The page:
Various sources discuss the surname Wyche as an early variant form of the surname which was eventually rendered as Witcher. We’ve discussed in recent posts the Ephraim Witcher who married Elizabeth (“Betsey”) Fips, daughter of John Fips, with that John having died in 1768 in Charlotte County, Virginia.

Ephraim and Betsey (Fips) Witcher then show up in Montgomery County, Virginia around the same time as Samuel Phips and his father in law George Reeves or Reaves. We’ve discussed other Phipps-Witcher moves and connections in previous posts.

We’ve seen how the “Phipps” family has gone by such spelling variants as Phipps, Phipp, Fipp, Phypps, Phripp, Fip, Fipes, Phippes, Phibbs, Phillips, etc., where it’s not a matter of the name gradually evolving. Instead, it’s been a matter of the family using a hodge-podge of surname forms, evidently without rhyme or reason, and not necessarily at different times. The same phenomenon can be seen in the “Reeves” family, which shows up in records as Rives, Reives, Reaves, Ryves, etc., etc.

Was “Wyche” simply another form of “Witcher,” with both used around the same time? (Another form appears to have been Witsher.) Another document about the Sims family of Brunswick County, Virginia refers to Adam Sims, who arrived about 1720, with the Symes spelling. That pdf file contains much the same genealogy.

That document, however, refers to Charles Symes or Sims of Brunswick County, Virginia who married Easther or Esther. He moved to Edgecombe County, North Carolina. He seems to have also had dealings in Halifax County, Virginia, a county which has come up in recent posts in connection with the Phipps family and with George Reeves or Reaves, mentioned above.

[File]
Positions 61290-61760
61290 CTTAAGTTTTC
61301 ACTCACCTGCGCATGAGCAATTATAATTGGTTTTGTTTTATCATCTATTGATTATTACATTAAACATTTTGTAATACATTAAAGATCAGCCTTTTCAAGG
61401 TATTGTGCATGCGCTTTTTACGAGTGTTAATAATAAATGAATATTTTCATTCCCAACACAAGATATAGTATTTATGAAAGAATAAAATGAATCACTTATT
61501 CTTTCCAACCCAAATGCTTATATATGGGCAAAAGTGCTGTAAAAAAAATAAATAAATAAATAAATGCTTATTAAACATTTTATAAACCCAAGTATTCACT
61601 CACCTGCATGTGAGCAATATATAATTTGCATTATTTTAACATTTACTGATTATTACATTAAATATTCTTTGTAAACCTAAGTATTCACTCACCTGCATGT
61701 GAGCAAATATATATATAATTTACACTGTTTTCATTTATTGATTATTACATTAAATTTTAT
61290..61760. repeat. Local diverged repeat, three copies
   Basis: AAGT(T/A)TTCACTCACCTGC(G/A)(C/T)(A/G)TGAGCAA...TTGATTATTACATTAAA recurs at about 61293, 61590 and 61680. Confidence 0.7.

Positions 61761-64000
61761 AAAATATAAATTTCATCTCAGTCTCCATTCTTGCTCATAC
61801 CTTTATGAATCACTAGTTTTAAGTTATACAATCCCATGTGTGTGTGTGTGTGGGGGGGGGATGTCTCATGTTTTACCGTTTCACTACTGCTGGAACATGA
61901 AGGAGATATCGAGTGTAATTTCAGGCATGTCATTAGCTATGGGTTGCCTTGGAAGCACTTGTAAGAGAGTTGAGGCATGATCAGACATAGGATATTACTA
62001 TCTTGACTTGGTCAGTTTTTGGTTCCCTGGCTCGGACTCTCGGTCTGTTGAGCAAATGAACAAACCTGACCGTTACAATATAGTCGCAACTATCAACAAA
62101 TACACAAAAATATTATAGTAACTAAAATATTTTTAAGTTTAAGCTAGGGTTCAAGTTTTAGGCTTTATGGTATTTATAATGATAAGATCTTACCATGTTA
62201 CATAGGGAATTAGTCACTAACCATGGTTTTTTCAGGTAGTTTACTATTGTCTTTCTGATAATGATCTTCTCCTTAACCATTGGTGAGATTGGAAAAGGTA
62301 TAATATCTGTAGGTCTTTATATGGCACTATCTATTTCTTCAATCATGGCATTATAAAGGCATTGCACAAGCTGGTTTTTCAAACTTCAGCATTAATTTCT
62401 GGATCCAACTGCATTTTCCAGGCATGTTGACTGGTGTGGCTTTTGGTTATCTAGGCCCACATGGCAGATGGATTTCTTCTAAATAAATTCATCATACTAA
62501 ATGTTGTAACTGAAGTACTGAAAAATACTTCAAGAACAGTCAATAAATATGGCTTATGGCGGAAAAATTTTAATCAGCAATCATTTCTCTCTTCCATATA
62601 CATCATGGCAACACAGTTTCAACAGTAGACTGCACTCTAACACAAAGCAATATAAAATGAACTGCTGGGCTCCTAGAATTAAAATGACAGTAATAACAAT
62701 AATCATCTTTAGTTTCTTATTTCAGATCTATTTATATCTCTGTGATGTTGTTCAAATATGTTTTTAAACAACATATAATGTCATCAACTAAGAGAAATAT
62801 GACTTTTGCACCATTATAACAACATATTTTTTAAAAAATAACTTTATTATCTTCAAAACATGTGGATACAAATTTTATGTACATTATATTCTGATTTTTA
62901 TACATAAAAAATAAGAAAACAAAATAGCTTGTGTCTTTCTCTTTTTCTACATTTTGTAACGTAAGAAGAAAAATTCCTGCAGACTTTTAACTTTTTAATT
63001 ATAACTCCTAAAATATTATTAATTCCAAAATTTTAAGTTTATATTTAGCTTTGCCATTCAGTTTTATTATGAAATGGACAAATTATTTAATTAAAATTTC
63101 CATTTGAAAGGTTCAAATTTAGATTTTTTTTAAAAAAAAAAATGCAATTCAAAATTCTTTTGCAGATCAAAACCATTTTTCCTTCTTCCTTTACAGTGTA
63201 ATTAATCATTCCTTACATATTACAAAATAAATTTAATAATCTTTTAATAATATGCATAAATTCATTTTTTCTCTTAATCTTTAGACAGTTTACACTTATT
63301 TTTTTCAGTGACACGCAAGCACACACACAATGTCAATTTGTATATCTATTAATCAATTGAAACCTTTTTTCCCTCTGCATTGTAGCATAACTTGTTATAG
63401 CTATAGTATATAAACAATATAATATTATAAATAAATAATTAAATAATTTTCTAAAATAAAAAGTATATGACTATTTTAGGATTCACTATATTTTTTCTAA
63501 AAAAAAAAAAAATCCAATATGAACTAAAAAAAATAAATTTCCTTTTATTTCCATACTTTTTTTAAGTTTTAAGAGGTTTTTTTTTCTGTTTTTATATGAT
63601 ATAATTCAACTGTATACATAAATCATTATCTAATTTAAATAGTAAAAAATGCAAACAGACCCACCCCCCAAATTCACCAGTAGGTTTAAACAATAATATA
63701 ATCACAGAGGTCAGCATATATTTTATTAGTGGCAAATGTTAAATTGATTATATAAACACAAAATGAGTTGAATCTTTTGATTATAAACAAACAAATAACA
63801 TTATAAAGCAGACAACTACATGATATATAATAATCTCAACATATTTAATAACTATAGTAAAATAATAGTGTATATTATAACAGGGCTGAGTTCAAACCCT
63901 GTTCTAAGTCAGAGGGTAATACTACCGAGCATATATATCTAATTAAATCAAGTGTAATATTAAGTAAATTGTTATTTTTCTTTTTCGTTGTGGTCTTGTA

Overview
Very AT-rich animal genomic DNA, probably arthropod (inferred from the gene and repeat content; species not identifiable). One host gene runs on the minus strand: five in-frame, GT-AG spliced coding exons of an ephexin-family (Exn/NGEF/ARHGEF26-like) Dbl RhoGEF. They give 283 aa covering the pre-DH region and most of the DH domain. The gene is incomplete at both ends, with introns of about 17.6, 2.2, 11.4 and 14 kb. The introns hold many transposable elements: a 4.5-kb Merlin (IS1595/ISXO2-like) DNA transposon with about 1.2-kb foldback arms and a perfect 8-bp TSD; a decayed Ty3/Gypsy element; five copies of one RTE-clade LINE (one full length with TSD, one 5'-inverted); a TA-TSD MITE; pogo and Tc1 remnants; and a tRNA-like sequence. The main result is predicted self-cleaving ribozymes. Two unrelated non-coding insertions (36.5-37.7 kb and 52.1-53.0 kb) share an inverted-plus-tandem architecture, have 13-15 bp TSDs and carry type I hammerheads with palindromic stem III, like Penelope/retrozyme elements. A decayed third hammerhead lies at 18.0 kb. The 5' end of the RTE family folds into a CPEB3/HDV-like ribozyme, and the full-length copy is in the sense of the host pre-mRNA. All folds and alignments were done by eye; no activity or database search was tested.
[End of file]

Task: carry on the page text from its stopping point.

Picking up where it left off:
Charles Symes is supposed to have had children who moved to Georgia, as apparently did some of the Witchers. He had a son named Wiley Sims. Wiley Sims moved to Oglethorpe County, Georgia and fathered a Charley Sims in 1803. Charley married Minerva Witcher in 1832.

That’s a bit convoluted, but was Minerva’s family the same as the Wyche family mentioned earlier?

And, so, did Joseph and Sarah Fipps of Brunswick County, Virginia buy land in Bute County, North Carolina from people from Brunswick County, Virginia? And did one of those persons they bought from marry a Wyche AKA Witcher? And was this “Wyche” related to the Ephraim “Witcher” who married Betsey “Fips”? If so, what a tangled web we weave.